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Breaking Into Voice-Over: What Really Matters ... Learn From My First Gig
 
By David Radtke
Voice Actor
 
Some beginners to voice-overs and voice acting believe that it’s incredibly difficult to break into the industry. Misconceptions abound such as,
  • I need a golden voice, or
  • I can’t get work without an agent.
From my own - and others' - personal experience, this just isn’t so.
 
WHAT REALLY MATTERS ...
 
To the first point: nowadays, having a golden voice isn’t as important as knowing how to use the voice that you have.
 
And to the second point: just like countless other voice actors I, too, do not have an agent - but make good money doing what I love.
 
To help relieve any stress you might have about breaking into voice acting, I’d like to share my “first gig” story.
 
You’ll see that it just takes initiative and confidence in your own ability to get your voice acting career off the ground.
 
MY FIRST GIG
 
While cruising through town one day, I spotted a brand new radio station. (I could tell that it was new because there used to be an old grocery store in that exact spot.)
 
With much enthusiasm, I jotted down the website address that was predominantly displayed outside, and rushed home.
 
At home, I did a little web research:
  • What exactly is the station’s name?
  • What kinds of programs do they have?
  • What is the main genre of music played there?
I also spent about an hour listening to the station, to get a better feel for their style.
 
PERSONALIZED DEMO
 
Using this information, I made a sort of “demo” CD of me reading homemade promos and images of their station and their different shows.
 
The next day, with my business card and freshly-made demo in hand, in walked into the station.
 
As luck would have it, the manager of the station was sitting at the reception desk, chatting with another employee.
 
I introduced myself and handed my card and the demo CD to him. After a 20-minute chat he went back to work.
 
PROUD OF INITIATIVE
 
When I went home I felt great!
 
I had no idea if the station would hire me, but I was proud that I took the initiative and did something constructive to begin my voice-over career.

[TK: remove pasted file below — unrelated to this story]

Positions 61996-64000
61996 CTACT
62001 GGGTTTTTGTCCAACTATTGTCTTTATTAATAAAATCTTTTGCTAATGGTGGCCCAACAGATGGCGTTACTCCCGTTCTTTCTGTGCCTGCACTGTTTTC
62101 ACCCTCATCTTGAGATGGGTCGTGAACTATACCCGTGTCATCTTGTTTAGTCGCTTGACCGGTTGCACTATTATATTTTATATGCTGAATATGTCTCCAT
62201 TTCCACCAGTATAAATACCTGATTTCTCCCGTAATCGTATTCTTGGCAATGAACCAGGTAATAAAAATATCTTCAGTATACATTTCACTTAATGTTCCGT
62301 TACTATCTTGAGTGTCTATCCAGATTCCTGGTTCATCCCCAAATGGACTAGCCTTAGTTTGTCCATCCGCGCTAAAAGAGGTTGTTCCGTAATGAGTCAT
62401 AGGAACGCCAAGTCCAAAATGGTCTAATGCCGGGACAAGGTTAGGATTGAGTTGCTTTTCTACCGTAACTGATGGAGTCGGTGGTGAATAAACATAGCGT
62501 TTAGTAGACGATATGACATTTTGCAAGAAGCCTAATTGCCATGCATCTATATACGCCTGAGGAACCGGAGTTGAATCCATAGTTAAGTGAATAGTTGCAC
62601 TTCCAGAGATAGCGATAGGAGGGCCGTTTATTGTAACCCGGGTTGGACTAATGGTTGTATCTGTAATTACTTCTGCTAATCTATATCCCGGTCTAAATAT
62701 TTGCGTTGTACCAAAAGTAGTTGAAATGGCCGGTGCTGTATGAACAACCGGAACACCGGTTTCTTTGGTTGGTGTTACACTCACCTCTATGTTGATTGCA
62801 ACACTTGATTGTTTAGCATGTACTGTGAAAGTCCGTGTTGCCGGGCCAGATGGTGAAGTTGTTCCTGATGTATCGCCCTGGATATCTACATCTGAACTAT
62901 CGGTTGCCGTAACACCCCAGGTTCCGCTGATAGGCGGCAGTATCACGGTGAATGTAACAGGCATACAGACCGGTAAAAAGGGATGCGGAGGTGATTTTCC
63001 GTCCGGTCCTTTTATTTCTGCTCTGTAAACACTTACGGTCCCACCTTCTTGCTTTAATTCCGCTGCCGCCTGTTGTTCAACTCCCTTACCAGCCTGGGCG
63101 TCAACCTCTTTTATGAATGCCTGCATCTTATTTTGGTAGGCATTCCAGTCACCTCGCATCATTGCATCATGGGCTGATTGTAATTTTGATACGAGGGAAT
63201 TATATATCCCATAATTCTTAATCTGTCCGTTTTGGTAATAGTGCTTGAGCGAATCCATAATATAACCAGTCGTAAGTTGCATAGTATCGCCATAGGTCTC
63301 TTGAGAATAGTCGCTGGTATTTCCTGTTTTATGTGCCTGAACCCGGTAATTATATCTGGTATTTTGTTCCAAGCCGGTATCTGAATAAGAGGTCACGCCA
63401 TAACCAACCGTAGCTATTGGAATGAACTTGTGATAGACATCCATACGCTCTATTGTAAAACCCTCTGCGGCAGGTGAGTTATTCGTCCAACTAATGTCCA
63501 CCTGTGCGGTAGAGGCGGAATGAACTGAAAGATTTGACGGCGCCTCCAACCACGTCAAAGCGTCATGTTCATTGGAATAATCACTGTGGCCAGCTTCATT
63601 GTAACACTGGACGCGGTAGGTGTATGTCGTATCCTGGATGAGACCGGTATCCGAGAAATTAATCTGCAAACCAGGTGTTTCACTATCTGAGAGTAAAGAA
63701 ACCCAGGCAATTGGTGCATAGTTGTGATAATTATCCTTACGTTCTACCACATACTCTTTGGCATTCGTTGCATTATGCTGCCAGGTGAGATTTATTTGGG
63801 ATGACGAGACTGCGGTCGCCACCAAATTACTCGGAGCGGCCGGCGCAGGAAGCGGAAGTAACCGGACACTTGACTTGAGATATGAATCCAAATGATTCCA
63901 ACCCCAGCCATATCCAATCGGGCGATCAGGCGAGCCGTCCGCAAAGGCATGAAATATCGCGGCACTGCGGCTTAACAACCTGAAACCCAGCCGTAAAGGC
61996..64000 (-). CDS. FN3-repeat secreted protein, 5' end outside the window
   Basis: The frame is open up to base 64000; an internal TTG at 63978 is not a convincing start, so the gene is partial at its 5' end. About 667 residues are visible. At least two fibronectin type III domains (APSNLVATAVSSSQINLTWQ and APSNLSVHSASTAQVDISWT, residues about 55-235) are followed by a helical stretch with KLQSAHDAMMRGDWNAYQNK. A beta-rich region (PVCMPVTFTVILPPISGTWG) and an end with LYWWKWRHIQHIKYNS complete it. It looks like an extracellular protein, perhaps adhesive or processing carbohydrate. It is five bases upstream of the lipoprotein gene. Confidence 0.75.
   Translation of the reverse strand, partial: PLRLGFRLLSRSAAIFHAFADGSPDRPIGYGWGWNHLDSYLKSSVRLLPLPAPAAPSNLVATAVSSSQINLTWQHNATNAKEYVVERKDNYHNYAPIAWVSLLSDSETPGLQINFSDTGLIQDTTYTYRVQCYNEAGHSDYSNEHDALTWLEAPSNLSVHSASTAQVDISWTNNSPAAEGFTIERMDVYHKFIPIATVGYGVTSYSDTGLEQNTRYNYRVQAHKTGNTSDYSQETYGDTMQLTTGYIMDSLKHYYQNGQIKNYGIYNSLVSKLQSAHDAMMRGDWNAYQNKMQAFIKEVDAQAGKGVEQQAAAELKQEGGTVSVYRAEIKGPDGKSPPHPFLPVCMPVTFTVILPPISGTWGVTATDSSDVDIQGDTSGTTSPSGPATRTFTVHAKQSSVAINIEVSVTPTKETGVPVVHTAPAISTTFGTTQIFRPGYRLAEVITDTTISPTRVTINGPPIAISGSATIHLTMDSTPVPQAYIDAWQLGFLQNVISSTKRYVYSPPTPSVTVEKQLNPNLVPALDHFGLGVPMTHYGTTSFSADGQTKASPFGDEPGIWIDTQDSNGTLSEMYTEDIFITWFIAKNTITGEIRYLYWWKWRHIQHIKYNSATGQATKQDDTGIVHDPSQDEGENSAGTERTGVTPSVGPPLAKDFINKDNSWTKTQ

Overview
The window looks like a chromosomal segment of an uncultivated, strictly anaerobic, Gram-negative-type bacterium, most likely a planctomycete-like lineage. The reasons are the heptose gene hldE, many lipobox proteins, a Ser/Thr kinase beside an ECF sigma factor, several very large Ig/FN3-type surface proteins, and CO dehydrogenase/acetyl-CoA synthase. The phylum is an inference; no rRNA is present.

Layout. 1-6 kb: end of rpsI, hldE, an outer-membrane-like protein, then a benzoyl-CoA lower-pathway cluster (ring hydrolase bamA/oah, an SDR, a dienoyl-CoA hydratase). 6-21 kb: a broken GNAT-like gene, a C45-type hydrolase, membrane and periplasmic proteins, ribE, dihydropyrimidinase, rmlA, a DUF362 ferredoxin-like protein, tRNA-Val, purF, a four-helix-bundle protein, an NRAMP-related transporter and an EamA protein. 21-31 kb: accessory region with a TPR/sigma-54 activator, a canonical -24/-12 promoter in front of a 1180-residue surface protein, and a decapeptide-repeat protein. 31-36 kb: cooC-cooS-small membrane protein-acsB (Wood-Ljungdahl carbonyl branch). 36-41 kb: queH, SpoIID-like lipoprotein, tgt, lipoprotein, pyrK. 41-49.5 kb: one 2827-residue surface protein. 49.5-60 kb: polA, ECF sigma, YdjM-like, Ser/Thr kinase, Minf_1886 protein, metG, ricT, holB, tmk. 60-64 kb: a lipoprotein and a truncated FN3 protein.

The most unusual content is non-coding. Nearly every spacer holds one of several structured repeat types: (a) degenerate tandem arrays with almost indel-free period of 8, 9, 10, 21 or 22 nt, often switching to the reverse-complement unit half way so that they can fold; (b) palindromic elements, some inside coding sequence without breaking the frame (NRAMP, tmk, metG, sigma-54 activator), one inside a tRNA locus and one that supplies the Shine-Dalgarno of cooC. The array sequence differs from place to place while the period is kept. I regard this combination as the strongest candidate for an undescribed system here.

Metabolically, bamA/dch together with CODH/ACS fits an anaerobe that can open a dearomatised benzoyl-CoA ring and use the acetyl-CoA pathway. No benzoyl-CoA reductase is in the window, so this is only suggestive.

Three days later the station manager called me and asked if I could come in to record some promos and images.
 
He said that he liked my voice, but that it was the personalized demo that made him pick up the phone and call me.
 
LESSON LEARNED

As Woody Allen once said, “80% of success is showing up.”
 
It’s the advice that got my voice-over career off the ground.
 
Nike’s slogan says it best: “Just do it.”
 
Go out there and make yourself known. Go the extra mile to make a potential client prick up their ears and take notice of you and your skills.
 
Breaking into voice-over acting is all about initiative and confidence. In fact, the entire career is about initiative and confidence.
 
Now go out there and show them what you’re made of!
 
ABOUT DAVID ...
 
David Radtke has been an active performer for over 20 years. His experiences include storybook reader for young children, radio DJ and announcer, part-time TV actor, and English language speech therapist. He currently broadcasts at his local FM station, where he does imaging and promos, commercial spots and various other creative jobs. He also writes a highly informative blog, Voice Actor's Notebook.
 

 

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Comments (5)
Ernie Douglas
7/29/2010 at 1:52 PM
As a newcomer this is just what you want to hear about. Initiative is that "thing" we all have we just don't all use as best we can....:)

Thanks for the encouragement.
Ernie
Bettye Zoller
7/4/2010 at 1:24 AM
I am going to share this with my students. Thank you.

So many times I hear "you won't work for years when you are new" or "the competition is too great" or ... well I often tell the story of the student I trained who voiced a Maybelline cosmetics national TV voice over one month after I created her demo. Her first year of residuals amounted to more than $80,000. Another student landed spots for Microsoft in the first few months after starting in voice overs.

However, other students do not start out with a business plan in mind, with marketing strategies in place. Some actually do not give or mail their VO demo to anyone. Is it fear of failure? Well if you do not try, you've failed! It's all up to you.

Yes, success is showing up and success in voice overs is marketing and hustling and advertising and getting repeat clients and selling your own jobs and having agents who sell you and auditioning on the online sites and it takes it all and it takes GUTS. Go for it. Success is 90% perspiration and 10% inspiration.
Stan
7/3/2010 at 8:36 PM
As a newbie, you gave me a good idea ...t o customize a demo for a local production studio with corporate clients. Thanks!
jennifer
7/3/2010 at 7:03 PM
Well done, David! Always good to know that one can be successful with out having to spend a huge fortune. Just work hard and follow your dream no matter how big or small it may be. Encouraging and inspiring. Thanks
Thais Mills
7/3/2010 at 5:01 PM
Great article !!1 Very inspiring !! - thai
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